Save for retirement

State pension

For an idea of what you’ll need to save yourself, you can check what you’ll receive from the state. The Pension Service calculates and pays pension entitlements and, as long as you’re more than 30 days away from state pension age, it’ll be able to give you a forecast of what you’ll receive. But, even if you’re entitled to the full state pension – £97.65 a week in 2010/11 and £156.15 for a couple – it’s unlikely you’ll want to rely on this alone. 

Start early

Starting your pension planning as early as possible will help. For example, according to Legal & General, a 30-year-old wishing to retire at 65 on a pension of £500 a month in today’s money would need to save £236 a month. If they postponed their pension until they were 40, this monthly contribution would have increased to £372. 

Indexed contributions

If you index your pension contri-butions you’ll take some of the pain out of these figures. As you earn more, your contributions will go up but, conversely, earlier amounts will be lower. For example, the average 30-year-old’s initial contribution reduces from £236 to £173 and the 40-year-old’s from £372 to £292. There are other ways to bump up your pension contributions too. Your employer can help and, from 2012 there will be a compulsory pension contribution of 3% from employers.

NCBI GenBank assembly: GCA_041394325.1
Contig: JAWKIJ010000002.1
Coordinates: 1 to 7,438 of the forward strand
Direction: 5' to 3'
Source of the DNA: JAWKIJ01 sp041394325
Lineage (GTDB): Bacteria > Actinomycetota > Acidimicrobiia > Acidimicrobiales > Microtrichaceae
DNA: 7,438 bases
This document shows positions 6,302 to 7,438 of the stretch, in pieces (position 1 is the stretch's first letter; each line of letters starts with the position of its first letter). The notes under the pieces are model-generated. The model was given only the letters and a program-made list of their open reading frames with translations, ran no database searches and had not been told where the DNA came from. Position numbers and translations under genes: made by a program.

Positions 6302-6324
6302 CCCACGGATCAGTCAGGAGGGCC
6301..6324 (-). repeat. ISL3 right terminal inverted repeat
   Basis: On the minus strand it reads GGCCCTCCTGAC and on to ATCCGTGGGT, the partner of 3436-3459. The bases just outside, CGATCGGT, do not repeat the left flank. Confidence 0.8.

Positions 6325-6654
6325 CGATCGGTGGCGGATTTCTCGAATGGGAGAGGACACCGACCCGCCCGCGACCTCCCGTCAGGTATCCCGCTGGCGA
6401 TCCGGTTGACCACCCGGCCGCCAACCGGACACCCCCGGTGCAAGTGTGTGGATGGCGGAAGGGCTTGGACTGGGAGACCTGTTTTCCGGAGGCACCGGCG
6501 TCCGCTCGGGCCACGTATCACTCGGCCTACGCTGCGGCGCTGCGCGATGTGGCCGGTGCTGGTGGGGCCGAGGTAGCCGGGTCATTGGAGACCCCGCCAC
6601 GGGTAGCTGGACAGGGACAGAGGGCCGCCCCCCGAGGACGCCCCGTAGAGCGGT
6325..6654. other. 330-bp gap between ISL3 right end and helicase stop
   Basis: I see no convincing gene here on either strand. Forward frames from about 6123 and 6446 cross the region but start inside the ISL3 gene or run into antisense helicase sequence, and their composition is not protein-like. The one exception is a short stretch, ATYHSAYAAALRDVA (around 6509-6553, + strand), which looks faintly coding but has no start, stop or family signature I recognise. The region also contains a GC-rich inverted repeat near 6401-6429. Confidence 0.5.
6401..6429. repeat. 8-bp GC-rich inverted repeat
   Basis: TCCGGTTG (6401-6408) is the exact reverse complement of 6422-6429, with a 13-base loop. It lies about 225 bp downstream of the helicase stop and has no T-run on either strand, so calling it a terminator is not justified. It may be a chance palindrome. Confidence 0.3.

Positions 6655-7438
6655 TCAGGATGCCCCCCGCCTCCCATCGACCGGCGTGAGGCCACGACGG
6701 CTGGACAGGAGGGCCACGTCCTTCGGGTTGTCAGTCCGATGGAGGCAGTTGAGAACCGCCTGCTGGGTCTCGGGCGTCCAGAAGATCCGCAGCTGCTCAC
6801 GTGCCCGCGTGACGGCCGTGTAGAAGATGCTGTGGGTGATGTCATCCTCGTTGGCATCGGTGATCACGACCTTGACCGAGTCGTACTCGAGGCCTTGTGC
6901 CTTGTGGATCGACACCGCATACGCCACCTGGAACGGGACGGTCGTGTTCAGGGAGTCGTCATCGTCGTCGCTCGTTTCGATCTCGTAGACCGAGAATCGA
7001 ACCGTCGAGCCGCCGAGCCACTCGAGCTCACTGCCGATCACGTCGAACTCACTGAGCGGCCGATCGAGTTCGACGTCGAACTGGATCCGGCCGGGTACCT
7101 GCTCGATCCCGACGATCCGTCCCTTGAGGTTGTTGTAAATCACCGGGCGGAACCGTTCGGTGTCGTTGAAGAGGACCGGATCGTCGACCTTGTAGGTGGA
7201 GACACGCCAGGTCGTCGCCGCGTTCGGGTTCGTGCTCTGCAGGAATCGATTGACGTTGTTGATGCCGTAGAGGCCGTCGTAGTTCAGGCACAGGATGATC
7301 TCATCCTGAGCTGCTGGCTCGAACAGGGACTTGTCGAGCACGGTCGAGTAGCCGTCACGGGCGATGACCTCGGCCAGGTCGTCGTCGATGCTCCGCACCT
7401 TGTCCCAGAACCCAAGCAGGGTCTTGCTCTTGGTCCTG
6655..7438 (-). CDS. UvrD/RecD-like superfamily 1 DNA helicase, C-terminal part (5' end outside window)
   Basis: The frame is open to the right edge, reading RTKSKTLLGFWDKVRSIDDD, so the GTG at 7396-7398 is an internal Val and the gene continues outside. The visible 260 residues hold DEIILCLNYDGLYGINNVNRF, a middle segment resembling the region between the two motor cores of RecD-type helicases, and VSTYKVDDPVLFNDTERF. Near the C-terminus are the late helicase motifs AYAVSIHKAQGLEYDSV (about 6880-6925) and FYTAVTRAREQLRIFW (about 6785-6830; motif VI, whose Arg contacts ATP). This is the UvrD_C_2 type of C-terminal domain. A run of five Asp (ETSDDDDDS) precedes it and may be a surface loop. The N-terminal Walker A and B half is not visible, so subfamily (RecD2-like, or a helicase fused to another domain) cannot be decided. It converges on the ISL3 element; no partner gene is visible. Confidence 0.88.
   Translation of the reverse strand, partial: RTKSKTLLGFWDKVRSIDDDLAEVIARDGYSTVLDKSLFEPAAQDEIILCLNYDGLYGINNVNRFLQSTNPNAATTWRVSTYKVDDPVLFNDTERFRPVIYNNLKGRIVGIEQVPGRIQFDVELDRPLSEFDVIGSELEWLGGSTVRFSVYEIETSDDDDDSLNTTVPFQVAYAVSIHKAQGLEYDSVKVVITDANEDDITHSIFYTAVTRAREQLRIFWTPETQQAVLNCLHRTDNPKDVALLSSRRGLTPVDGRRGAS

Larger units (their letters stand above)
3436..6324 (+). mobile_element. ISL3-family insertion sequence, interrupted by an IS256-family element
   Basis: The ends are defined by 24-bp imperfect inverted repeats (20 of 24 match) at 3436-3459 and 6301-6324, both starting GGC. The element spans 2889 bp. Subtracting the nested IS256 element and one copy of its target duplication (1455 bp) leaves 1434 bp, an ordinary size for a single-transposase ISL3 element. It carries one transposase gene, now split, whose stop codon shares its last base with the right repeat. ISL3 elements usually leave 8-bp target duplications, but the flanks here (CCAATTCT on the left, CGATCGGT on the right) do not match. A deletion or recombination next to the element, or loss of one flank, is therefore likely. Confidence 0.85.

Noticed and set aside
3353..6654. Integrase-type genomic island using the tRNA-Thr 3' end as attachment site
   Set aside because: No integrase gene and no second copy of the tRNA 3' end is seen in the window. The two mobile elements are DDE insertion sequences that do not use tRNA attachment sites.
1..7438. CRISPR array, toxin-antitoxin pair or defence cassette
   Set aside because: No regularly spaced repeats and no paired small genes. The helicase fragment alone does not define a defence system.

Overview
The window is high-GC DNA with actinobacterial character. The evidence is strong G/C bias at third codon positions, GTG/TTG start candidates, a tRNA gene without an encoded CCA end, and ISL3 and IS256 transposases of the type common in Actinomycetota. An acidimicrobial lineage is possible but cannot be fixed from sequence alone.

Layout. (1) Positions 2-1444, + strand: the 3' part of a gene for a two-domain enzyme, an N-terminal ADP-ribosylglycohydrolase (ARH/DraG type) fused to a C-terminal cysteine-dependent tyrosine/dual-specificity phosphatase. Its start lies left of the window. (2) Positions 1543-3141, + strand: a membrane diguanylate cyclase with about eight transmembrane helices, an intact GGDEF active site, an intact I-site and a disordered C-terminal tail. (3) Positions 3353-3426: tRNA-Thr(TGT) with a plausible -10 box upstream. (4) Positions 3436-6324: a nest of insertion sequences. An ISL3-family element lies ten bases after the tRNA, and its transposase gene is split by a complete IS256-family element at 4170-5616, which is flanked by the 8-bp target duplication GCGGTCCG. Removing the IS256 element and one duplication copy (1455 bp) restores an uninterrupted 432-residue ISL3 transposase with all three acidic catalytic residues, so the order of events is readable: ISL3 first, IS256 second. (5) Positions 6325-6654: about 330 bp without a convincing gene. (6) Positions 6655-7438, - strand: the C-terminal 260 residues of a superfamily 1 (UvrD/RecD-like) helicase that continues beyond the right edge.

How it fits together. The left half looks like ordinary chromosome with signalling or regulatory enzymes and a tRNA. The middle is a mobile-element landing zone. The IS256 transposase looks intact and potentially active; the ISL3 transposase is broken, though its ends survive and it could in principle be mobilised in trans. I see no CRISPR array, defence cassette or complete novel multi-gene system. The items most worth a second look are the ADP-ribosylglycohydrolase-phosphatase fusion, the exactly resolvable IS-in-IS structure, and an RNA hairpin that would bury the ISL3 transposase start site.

Salary sacrifice

One of the most tax-efficient ways to get money into your pension is through salary sacrifice. With this, rather than taking part of your salary or a bonus, you redirect it to your pension. This reduces the amount of tax on your income but also means you and your employer make savings on national insurance. Some employers will also pass their national insurance savings on to you as additional pension contribution.  

Pension consolidation

Combining your existing pension pots can reduce charges as well as make them easier to manage. It could also allow you to take advantage of the investment flexibility of a self-invested personal pension or SIPP

If you do decide to consolidate your pensions it’s worth seeking financial advice. Some schemes can have penalties if you transfer out of them plus it’s important to check you’re not giving up a higher tax-free cash entitlement or preferential death benefits.

When thinking about your pension planning, also take into account your husband or wife’s pension. It may seem sensible to focus all the savings on the higher-rate taxpayer but by spreading it across both pensions you can take advantage of two personal allowances in retirement. 


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